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Belize: An Un-BELIZE-able Adventure, by Maura Carr, Veterinary and Biomedical Sciences major

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Posted: June 1, 2017

Immersing myself in the learning environment of Belize allowed me to experience a new culture while learning about my own interests in veterinary medicine.
Suturing a spay incision closed during the free spay/neuter clinic

Suturing a spay incision closed during the free spay/neuter clinic

Before I began my undergraduate career, I knew I wanted to study abroad and experience a new learning environment. However, I became intimidated by the thought of having to leave campus for a semester while trying to synchronize my courses abroad with those at Penn State. These travel plans seemed daunting, so I decided a short-term study abroad trip would be a better fit for me. Thankfully, the Center for Engaged Learning Abroad (CELA) in Belize offered a large animal veterinary practices course that fit into my pre-veterinary studies. This two week summer course took place in Belize, where I gained valuable hands-on experience. After learning about this program, I knew I needed to be involved to advance my career in the veterinary field. I would never get these opportunities in the United States, and being able to learn about animal agriculture in Belize absolutely intrigued me.

Growing up in the suburbs, I had always been exposed to small animal medicine involving cats and dogs. I had minimal contact with large farm animals, such as horses, pigs, sheep, and cattle, which were the main focus of CELA’s program. While taking the large animal veterinary practices course in Belize, I expanded upon my knowledge of animal physiology, agriculture, and zoonotic disease. All of these topics pertain to the field of veterinary medicine, and I am confident that this course will set me apart in my application to veterinary school. Not many students get the opportunity to perform hands-on medical procedures on large farm animals like the CELA Belize course offers. These clinical opportunities included performing castrations, administering vaccinations, giving physical examinations, and participating in spay/neuter surgeries.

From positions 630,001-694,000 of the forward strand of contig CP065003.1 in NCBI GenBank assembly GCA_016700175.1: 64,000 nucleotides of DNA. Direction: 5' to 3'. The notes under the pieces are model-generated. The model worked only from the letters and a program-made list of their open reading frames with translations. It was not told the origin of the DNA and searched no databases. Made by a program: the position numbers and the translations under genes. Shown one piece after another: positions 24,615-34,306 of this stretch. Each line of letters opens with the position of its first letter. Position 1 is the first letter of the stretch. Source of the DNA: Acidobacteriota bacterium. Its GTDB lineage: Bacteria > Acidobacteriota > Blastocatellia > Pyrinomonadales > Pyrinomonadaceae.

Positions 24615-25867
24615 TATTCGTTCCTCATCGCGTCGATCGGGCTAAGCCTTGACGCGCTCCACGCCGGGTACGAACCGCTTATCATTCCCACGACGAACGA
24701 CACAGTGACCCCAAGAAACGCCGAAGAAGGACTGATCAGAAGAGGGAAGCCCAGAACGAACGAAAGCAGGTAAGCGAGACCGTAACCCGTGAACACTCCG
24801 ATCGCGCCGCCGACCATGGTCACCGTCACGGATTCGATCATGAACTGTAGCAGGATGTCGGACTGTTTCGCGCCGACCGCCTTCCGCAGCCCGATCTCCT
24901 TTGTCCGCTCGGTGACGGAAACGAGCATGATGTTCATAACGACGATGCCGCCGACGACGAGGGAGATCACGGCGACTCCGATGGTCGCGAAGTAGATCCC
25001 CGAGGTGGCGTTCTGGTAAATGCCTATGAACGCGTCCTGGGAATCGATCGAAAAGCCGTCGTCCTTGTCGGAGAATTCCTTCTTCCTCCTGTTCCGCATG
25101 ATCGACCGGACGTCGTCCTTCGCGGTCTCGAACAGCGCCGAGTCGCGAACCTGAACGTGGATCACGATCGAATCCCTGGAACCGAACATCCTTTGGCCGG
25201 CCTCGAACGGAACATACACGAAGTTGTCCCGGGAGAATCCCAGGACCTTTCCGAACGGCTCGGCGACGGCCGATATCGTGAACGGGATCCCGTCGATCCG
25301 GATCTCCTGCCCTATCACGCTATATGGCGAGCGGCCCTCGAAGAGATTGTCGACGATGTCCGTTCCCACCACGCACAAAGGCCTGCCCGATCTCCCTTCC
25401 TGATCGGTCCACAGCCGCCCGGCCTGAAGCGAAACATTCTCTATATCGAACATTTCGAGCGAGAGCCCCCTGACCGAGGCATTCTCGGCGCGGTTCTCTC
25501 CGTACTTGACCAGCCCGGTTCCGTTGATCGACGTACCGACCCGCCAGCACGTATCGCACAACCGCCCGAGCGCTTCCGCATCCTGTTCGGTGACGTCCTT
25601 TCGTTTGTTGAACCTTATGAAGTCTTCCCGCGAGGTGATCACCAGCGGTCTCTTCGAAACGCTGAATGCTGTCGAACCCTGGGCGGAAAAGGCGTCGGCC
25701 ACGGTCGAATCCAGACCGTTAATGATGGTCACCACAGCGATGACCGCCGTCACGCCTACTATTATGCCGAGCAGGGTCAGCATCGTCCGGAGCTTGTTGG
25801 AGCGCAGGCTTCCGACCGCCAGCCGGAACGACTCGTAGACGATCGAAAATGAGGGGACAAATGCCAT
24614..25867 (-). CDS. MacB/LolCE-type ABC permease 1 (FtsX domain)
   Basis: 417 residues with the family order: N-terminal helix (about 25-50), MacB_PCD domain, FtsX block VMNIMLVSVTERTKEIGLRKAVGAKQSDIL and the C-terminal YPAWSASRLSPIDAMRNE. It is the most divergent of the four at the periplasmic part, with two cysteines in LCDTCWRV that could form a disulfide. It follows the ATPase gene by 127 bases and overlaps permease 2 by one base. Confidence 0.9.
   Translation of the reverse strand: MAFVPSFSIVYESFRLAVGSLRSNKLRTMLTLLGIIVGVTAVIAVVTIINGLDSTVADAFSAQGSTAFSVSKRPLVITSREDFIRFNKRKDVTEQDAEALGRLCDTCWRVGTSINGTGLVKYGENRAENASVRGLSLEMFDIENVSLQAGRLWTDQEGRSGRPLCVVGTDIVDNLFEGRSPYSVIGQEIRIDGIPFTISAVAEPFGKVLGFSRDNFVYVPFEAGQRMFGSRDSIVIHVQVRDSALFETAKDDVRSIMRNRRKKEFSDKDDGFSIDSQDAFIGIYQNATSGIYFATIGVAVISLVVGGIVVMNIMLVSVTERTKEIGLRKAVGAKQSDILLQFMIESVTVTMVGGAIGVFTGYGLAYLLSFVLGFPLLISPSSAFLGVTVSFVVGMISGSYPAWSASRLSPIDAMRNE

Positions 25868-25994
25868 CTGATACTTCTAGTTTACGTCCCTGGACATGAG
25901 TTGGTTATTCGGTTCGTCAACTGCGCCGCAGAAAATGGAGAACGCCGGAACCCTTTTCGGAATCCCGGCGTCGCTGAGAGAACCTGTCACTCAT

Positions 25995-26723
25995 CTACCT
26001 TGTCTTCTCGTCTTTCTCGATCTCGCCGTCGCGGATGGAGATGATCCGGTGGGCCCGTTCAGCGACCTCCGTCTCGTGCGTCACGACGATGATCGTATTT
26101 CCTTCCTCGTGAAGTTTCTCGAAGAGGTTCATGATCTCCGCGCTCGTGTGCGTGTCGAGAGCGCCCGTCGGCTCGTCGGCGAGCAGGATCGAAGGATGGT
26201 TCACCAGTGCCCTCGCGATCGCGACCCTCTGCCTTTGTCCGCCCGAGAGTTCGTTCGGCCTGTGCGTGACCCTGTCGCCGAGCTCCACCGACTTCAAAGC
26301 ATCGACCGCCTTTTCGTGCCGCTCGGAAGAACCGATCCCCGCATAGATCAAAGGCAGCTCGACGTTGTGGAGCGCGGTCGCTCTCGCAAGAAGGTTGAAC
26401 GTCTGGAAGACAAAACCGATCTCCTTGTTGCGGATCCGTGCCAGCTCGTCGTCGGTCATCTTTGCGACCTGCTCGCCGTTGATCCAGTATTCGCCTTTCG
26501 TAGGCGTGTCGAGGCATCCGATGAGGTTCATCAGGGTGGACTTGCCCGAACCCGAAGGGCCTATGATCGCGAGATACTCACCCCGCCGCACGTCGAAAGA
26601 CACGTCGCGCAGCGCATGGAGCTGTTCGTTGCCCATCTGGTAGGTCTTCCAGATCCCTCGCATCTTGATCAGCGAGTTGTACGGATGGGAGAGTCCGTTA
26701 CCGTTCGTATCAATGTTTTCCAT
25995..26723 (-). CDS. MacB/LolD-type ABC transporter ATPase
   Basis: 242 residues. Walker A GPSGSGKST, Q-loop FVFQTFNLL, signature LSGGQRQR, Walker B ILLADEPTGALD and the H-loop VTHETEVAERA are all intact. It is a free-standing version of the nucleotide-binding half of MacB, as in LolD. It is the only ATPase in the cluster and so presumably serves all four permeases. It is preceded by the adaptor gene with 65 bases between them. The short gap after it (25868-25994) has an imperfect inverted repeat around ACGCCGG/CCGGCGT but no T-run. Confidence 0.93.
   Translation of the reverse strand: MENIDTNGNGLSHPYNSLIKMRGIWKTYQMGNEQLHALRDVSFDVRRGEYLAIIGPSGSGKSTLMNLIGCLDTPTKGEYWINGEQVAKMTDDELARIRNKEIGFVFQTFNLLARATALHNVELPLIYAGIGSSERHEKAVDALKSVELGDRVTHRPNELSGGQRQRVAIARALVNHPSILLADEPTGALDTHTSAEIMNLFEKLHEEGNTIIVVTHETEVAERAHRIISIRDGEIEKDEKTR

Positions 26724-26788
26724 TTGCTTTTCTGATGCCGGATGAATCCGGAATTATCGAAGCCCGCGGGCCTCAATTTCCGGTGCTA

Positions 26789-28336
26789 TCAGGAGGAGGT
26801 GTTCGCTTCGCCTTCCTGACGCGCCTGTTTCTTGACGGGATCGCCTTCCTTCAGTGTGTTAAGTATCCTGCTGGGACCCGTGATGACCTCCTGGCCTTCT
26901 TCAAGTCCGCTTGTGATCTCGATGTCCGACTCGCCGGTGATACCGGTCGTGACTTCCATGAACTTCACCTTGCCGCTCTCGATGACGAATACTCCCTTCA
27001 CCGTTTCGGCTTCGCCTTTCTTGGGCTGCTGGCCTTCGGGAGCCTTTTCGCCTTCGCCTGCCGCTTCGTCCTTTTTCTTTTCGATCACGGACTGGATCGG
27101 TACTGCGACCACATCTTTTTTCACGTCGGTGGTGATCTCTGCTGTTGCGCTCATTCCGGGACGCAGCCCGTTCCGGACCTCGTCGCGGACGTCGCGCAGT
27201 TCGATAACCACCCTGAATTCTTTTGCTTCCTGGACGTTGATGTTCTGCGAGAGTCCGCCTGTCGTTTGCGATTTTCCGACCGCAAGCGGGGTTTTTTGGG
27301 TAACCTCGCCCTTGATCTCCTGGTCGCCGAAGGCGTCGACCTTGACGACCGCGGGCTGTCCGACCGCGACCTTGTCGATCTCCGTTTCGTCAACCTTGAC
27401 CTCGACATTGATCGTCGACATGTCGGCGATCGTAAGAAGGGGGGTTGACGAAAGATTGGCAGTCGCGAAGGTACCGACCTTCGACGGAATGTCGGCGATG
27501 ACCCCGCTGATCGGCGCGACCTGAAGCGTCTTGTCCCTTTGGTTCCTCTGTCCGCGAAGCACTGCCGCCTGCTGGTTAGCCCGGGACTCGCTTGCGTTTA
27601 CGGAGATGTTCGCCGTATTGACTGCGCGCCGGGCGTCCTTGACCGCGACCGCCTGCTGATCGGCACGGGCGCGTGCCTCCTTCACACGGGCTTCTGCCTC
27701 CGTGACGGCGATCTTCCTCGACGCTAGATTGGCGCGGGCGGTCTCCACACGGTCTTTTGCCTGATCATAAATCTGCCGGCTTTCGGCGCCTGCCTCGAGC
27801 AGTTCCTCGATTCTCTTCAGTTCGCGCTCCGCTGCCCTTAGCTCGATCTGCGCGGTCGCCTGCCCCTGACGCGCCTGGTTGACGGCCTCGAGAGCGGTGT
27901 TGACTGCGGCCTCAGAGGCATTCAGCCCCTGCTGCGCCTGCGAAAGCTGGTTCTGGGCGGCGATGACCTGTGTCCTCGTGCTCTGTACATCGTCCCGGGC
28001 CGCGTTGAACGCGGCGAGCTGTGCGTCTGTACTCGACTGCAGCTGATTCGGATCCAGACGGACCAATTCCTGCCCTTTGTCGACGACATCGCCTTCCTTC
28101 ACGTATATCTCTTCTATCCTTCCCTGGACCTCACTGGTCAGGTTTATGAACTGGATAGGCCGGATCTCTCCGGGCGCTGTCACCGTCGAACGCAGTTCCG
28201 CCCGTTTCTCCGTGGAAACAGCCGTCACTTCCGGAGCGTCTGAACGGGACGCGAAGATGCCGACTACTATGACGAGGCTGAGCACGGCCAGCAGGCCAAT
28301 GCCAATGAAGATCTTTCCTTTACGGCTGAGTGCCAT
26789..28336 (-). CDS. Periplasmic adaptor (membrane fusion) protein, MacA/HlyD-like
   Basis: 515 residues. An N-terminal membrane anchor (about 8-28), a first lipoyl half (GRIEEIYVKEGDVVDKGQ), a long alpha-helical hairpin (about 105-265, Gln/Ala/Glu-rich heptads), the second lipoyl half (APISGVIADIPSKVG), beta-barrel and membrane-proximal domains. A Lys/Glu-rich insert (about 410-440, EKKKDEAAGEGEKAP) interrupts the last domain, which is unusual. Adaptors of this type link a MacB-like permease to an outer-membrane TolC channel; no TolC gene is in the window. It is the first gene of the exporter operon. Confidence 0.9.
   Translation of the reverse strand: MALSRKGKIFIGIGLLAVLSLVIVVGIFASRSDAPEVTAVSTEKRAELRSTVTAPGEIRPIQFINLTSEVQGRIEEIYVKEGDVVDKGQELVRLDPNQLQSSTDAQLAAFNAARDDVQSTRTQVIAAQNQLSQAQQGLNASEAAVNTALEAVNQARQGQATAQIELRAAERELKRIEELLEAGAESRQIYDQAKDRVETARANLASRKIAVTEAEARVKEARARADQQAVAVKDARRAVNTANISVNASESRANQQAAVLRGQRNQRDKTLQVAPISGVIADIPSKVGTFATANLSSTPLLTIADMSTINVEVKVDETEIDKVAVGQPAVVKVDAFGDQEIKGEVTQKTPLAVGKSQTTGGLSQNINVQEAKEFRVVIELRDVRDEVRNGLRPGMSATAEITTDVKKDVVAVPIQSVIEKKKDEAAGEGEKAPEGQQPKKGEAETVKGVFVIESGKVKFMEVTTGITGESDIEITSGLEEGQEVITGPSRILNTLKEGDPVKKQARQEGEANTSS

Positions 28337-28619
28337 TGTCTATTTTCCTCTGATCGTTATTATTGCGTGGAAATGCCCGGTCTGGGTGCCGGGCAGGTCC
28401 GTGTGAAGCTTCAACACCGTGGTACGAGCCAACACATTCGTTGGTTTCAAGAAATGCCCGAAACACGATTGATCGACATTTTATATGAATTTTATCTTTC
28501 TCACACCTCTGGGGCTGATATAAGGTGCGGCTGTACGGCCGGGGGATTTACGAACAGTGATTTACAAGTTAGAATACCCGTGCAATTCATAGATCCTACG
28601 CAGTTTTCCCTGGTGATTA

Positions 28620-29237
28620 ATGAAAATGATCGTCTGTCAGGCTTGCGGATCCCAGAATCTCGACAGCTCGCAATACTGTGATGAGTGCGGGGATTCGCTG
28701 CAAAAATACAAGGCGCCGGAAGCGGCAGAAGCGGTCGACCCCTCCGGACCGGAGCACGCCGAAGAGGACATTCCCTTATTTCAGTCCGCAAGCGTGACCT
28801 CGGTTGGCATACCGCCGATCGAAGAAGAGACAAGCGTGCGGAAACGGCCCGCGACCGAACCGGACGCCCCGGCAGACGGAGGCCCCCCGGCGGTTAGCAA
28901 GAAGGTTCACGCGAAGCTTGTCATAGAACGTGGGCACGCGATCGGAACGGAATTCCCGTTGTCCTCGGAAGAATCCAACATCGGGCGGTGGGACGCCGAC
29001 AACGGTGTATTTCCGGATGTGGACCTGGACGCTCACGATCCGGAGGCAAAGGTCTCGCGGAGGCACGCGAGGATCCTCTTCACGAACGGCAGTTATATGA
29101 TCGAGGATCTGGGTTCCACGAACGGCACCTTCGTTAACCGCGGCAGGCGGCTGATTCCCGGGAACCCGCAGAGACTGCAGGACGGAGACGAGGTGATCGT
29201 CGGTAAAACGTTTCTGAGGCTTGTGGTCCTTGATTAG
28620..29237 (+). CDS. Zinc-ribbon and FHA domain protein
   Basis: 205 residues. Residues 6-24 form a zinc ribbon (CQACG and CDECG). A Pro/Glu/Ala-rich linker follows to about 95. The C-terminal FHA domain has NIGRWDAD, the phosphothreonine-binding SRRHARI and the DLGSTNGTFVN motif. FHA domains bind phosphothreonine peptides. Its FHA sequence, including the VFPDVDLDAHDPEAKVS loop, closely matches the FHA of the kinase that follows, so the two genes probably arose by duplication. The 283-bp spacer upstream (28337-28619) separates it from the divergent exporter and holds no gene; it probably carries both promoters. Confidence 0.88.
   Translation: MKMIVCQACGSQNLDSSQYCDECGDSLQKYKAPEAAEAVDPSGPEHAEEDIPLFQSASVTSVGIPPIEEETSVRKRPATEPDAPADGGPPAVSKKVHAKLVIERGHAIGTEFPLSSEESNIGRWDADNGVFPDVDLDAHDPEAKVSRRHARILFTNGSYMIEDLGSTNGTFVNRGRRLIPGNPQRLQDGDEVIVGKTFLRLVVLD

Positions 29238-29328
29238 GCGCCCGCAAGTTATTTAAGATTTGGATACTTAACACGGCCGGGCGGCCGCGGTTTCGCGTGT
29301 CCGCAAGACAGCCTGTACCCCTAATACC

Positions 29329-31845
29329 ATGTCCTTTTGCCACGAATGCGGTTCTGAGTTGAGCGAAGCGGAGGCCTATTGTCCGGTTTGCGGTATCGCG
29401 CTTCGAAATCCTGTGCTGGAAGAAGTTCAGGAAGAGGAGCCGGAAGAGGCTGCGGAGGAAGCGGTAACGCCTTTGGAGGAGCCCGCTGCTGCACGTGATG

The CELA students spent many long days working alongside veterinarians, providing low cost health care to the animals of Belize. Many people clearly needed medical attention for their pets, but this was not always affordable. There was an overwhelming amount of animals that were not spayed or neutered, were infested with worms, or were unvaccinated. While providing these services was physically exhausting, it was really great to see everyone’s hard work pay off and make a difference in the communities of Belize. The entire study abroad course wasn’t just work, though—we were able to have some fun exploring, too! We hiked the ancient Mayan ruins of Xunantunich, spelunked the caves of Actun Tunichil Muknal, and visited a green iguana sanctuary.

This experience made me a more competitive veterinary school applicant. Not only will it show that I am committed to my education, but that I am a diverse thinker that seeks out new challenges. This personal development will be valuable to my future as a veterinarian, where I can apply my newly gained knowledge to the health of all species. The large animal veterinary program offered by CELA Belize enriched my understanding of animal agriculture, which is critical to the health of people and animals everywhere. A chance to study abroad as an undergraduate provided me with experiences I can carry far after graduation. I developed an enhanced appreciation for agriculture by experiencing another country’s practices. Seeing the way people in Belize handled their animals and economy provided me with a new outlook on the way such issues are handled in the United States. Immersing myself in the learning environment of Belize allowed me to experience a new culture while learning about my own interests in veterinary medicine.